Manhattan's luxury for-sale apartment market strengthened somewhat in the third quarter of this year, according to several new brokerage reports.
"Housing prices in Manhattan continue to remain stable," according to the Third Quarter 2011 report prepared by Miller Samuel Inc. for The Elliman Report.
"The medium sales price of a Manhattan apartment was $911,333 in the third quarter, essentially unchanged from $914,000 in the prior year quarter and up 7.2 percent from $850,000 in the prior quarter," it said, adding that "the other price indicators offset each other."
The New York City Housing Authority is considering selling advertisements on its buildings, according to an article published today by Jonathan Lemire at The New York Daily News.
The authority "quietly circulated notice last week that it's looking to hire a consultant to advise them on selling advertising space in developments that more than 400,000 people call home," the article said.
At a book party last night for the third edition of "New York from the Art" on the 49th floor of 7 World Trade Center, I ran into John Tauranac, the author who wrote the text for the book's sumptuous and spectacular aerial color photographs by Yann Arthus-Bertrand of New York City.
Mr. Tauranac, the author of a wonderful guidebook to Manhattan, the definitive book on the Empire State Building and a great book on "Elegant New York," reminisced with me about his recent effects to identify one of the buildings in the book. Apparently four well-known architectural historians had been unable to identify it. I was the fifth he had asked and I too was fascinated by the building, but stumped. Two weeks later, however, I figured out which building it was and called Mr. Tauranac right away. It was a 32-story skyscraper at 75 Livingston Street in downtown Brooklyn that had been designed by Abraham J. Simberg in neo-Gothic style.
If you think the sidewalks of Manhattan are crowded now, wait 'til next year when Alta Bicycle Share plans to put 10,000 rental bikes at 600 self-service "stations" on sidewalks and plazas south of 60th Street in Manhattan.
The Bloomberg administration announced today it has selected the Portland, Oregon-based company to create the bike-share program next summer.
"The administration, led in the effort by Department of Transportation Commissioner Janette Sadik-Khan, has enthusiastically committed to bicycle sharing, but the system will be the only one in the world not to receive public funds," according to an article by Jeremy Smerd in today's edition of crainsnewyork.com.
Rudin Management presented new plans Wednesday for St. Vincent's Triangle at the intersection of Seventh Avenue, 12th Street and Greenwich Avenue in Greenwich Village.
The triangular block has long been used as a trucking facility by St. Vincent's Hospital that owned much of the block across Seventh Avenue and the Edward and Theresa O'Toole Medical Services Building across 12th Street.
The hospital had planned to build a new hospital on the O'Toole site and had sold its numerous buildings on the east side of Seventh Avenue to Rudin Management that plans to convert some of them to residential use as well as build new residential buildings on the site.
The Chetrit Group has told city officials it expects to start converting the former St. Clare's Hospital Building at 415 West 51st Street into apartments next month, according to an article by Mathew Katz today at DNAinfo.com.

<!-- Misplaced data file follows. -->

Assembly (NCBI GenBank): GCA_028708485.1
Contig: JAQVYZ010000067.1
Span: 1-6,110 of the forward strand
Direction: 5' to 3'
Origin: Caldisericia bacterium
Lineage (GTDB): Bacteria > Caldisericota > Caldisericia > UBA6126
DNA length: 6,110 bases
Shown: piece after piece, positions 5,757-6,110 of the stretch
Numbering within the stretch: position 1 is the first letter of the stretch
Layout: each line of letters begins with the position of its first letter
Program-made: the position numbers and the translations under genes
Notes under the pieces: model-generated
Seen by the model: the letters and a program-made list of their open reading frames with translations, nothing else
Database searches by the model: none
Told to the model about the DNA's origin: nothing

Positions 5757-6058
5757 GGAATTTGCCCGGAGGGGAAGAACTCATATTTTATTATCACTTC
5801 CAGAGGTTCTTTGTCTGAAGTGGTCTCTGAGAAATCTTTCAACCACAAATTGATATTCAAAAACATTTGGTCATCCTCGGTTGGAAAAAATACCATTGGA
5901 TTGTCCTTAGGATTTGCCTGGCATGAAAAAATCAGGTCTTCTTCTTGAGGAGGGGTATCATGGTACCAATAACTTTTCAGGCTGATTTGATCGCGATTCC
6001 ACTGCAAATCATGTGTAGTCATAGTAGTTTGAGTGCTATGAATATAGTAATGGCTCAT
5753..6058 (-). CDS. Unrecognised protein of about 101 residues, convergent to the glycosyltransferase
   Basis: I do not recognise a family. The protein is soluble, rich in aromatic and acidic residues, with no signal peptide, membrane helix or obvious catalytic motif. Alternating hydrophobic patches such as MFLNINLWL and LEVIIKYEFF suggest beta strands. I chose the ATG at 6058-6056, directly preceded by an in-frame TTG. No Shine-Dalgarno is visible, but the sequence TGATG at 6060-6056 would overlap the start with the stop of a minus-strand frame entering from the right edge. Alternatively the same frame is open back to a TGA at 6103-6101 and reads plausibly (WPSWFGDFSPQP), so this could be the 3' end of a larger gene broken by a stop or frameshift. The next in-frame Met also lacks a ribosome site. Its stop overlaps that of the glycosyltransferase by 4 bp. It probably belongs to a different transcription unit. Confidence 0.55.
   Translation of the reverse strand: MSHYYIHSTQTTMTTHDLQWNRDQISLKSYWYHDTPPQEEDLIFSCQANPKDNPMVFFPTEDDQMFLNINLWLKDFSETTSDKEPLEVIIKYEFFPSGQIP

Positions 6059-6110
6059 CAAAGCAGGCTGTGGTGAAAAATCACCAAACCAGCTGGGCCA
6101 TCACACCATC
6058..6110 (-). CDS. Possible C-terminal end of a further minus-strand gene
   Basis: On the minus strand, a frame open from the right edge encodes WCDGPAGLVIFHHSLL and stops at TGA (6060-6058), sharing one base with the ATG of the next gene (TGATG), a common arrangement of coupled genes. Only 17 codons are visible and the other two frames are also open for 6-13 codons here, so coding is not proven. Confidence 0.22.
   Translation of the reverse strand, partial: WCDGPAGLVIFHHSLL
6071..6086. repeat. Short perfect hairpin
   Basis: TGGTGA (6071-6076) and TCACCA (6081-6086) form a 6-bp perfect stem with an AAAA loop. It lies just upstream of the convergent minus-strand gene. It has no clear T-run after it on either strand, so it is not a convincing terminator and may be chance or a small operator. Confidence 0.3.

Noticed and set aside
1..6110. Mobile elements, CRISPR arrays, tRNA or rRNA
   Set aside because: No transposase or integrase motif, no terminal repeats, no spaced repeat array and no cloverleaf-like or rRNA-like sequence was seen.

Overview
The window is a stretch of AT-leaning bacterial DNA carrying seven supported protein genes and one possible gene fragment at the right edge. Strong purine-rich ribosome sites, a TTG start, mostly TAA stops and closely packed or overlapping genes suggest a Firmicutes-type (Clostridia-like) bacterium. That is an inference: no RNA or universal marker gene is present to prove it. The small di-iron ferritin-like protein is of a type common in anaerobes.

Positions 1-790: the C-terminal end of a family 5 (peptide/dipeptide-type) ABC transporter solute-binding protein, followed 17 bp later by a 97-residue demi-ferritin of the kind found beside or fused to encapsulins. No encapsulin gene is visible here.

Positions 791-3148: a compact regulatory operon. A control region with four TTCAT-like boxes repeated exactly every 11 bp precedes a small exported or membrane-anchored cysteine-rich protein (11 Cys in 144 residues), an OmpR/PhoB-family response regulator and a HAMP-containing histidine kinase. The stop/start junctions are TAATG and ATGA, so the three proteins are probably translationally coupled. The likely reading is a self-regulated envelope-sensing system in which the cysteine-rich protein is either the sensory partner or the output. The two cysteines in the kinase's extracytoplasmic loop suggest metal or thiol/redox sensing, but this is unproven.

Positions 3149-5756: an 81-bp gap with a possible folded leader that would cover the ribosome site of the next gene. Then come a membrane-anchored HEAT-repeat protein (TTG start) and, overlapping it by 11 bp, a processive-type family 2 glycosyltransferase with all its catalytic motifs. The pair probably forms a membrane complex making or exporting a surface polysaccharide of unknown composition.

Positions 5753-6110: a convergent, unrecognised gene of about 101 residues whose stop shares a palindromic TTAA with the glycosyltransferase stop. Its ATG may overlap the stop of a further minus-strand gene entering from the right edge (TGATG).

The hospital building was closed in 2007 with millions of dollars in debt.
Residents say the building has become a breeding ground for rats, that standing water stinks, that scaffolding on the site lacked proper lighting and that homeless people were squatting there. The problems have been going on for at least two years, residents say," the article said.
Park users held a rally Saturday at Ruppert Park on Second Avenue and 92nd Street where Related Companies had posted a sign indicated it planned today to close the park where it is reportedly planning to erect a 49-story residential tower, according to an article in today's edition of The Wall Street Journal by Maura Webber Sadovi.
Related bought the one-acre property and a nearby parcel that it has developed from the city in 1983 for $10 million and agreed to maintain the "interim" park for 25 years.
Madonna's upstairs neighbor at her Central Park West building who complained about blaring music that shook her walls and floor can proceed with claims against the pop icon and against the cooperative building's board and manager, according to a New York State Supreme Court Justice Louis York, an article by Andrew Keshner in yesterday's edition of the New York Law Journal reported.Read More
New York State, New York City and officials of The Museum of the City of New York made public yesterday a deal in which the museum will take over the Seaport Museum using a $2 million grant from the corporation in charge of developing Lower Manhattan, according to an article in today's edition of The New York Times by Robin Pogrebin.
The $2 million that helped make the takeover deal possible was provided by the Lower Manhattan Development Corporation, part of $20 million in grants to 38 nonprofit community and cultural organizations.
Sales of the most expensive Manhattan cooperative apartments rebounded sharply during the first half of the year, as sellers reduced asking prices to attract value-conscious millionaire buyers, according to an article in today's edition of The Wall Street Journal by Josh Barbanel.
A report on the luxury market by Stribling Private Brokerage recorded 80 co-op sales costing more than $5 million during the first half, the most since 2008, the article said.